Unrest led to medicine shortage, says health worker

National

By CRETILDA ALOKAKA
THE civil unrest that occurred recently in Port Moresby has left villages along the Rigo Coast and Hula, in Central, with no basic medicine, a health worker says.
Disease control officer for Hula Health Centre, Waula Araga, said that due to the violence, transportation of the medicines to Hula had been stopped.
“For safety purposes, we couldn’t travel into the city to get Panadol, antibiotics and amoxicillin supplies,” he said.
Araga said that last week, they had to refer all their patients to the Kwikila Health Centre.
“When there is a shortage of medicines, we refer most of our patients to the Kwikila Health Centre,” he said.
“We also do awareness on how the villagers can keep themselves safe from flu or bruises and cuts in the event where there is no medicine to treat them.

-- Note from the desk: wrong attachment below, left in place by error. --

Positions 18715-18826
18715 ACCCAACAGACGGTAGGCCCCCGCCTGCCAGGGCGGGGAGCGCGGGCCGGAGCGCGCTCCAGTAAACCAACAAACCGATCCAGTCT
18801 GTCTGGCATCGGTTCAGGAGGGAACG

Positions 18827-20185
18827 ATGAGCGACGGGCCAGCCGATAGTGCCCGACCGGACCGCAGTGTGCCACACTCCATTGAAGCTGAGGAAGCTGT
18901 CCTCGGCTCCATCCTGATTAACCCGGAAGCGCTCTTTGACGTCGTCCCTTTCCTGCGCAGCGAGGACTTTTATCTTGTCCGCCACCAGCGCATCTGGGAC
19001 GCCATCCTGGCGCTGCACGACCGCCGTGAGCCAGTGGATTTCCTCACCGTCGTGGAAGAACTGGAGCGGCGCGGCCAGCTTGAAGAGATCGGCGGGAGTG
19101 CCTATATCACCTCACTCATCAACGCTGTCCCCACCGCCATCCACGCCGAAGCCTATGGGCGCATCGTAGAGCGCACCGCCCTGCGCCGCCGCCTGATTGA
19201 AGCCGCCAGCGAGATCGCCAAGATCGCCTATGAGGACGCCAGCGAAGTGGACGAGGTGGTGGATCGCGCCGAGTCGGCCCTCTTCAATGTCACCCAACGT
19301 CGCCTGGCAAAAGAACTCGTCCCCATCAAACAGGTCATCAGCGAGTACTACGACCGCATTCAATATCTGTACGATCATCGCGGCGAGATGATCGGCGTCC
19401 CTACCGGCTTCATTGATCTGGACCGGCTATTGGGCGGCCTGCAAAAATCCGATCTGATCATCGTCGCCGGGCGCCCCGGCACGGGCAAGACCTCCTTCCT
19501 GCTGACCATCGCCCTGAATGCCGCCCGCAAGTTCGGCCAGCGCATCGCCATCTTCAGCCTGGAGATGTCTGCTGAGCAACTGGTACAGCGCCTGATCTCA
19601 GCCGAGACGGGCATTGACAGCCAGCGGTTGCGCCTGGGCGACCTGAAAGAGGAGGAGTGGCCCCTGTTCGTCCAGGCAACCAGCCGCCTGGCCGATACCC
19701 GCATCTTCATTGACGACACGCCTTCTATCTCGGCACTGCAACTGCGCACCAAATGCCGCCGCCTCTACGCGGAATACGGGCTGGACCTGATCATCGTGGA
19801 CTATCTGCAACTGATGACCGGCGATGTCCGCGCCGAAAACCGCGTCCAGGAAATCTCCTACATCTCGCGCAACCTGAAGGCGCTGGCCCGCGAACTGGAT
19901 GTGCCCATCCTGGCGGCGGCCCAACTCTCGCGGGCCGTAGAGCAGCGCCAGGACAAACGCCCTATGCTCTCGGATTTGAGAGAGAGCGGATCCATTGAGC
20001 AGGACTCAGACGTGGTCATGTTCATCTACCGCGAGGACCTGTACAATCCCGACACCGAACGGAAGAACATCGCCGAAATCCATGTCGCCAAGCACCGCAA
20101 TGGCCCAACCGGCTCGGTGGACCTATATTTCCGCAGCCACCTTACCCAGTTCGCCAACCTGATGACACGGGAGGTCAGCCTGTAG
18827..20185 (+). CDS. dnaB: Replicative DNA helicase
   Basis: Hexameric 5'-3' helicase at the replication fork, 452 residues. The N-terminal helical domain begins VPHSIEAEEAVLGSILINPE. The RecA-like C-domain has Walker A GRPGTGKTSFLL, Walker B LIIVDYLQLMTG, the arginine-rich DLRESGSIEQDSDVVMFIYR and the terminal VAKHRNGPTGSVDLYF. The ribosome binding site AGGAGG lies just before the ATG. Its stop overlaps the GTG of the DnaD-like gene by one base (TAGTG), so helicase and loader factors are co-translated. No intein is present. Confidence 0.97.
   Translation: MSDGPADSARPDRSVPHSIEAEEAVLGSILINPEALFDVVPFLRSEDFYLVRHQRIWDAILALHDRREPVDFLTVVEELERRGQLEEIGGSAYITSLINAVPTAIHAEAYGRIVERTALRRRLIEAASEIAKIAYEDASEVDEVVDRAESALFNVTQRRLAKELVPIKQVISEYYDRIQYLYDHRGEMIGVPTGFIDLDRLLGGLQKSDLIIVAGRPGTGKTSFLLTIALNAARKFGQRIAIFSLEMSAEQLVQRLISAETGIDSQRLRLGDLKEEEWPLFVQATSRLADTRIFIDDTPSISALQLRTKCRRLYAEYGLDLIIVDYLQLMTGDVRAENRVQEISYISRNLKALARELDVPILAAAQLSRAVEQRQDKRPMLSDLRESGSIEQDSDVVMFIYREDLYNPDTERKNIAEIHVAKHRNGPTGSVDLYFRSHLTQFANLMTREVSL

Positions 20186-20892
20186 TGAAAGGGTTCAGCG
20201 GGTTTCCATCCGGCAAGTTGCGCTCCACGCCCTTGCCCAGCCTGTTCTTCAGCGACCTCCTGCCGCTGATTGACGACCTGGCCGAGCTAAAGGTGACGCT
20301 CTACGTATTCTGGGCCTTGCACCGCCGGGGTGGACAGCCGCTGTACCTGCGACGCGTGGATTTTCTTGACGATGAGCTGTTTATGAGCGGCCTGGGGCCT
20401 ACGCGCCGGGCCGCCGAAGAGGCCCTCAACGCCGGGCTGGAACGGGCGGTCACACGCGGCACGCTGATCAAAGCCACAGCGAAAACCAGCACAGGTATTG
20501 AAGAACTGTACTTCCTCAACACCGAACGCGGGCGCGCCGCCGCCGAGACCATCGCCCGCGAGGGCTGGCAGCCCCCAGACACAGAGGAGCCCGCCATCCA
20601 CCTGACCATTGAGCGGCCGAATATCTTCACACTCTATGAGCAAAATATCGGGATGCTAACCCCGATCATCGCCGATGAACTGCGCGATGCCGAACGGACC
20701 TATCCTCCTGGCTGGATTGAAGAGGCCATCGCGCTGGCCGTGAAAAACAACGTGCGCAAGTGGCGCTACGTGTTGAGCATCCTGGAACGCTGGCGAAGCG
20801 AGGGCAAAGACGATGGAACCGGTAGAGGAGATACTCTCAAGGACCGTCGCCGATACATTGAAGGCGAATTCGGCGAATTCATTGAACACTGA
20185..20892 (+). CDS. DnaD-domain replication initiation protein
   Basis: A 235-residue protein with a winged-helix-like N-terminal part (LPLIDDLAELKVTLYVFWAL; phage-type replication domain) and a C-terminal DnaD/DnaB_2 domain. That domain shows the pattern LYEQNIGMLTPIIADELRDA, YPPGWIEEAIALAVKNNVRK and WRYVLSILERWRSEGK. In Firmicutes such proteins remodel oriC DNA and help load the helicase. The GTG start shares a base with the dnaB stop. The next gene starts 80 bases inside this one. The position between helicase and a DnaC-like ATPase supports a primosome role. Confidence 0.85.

Araga said that this was not the first time the health centre had experienced a shortage of basic medicines.
“We have experienced this before, however, this is neither the government’s nor our fault,” he said.
“People get sick all the time thus, a shortage was likely to happen.
“Also, there are more patients and there is insufficient supply.”
Araga said they usually restocked medicine supplies every second month but due to the high population, the clinic had been experiencing a shortage of medicines and the civil unrest stopped them from getting new supplies.
“We treat more than 25,000 patients in a month, the medicine shortage was unavoidable,” he said.
Araga added that they had restocked their medicines three days ago to avoid another encounter.

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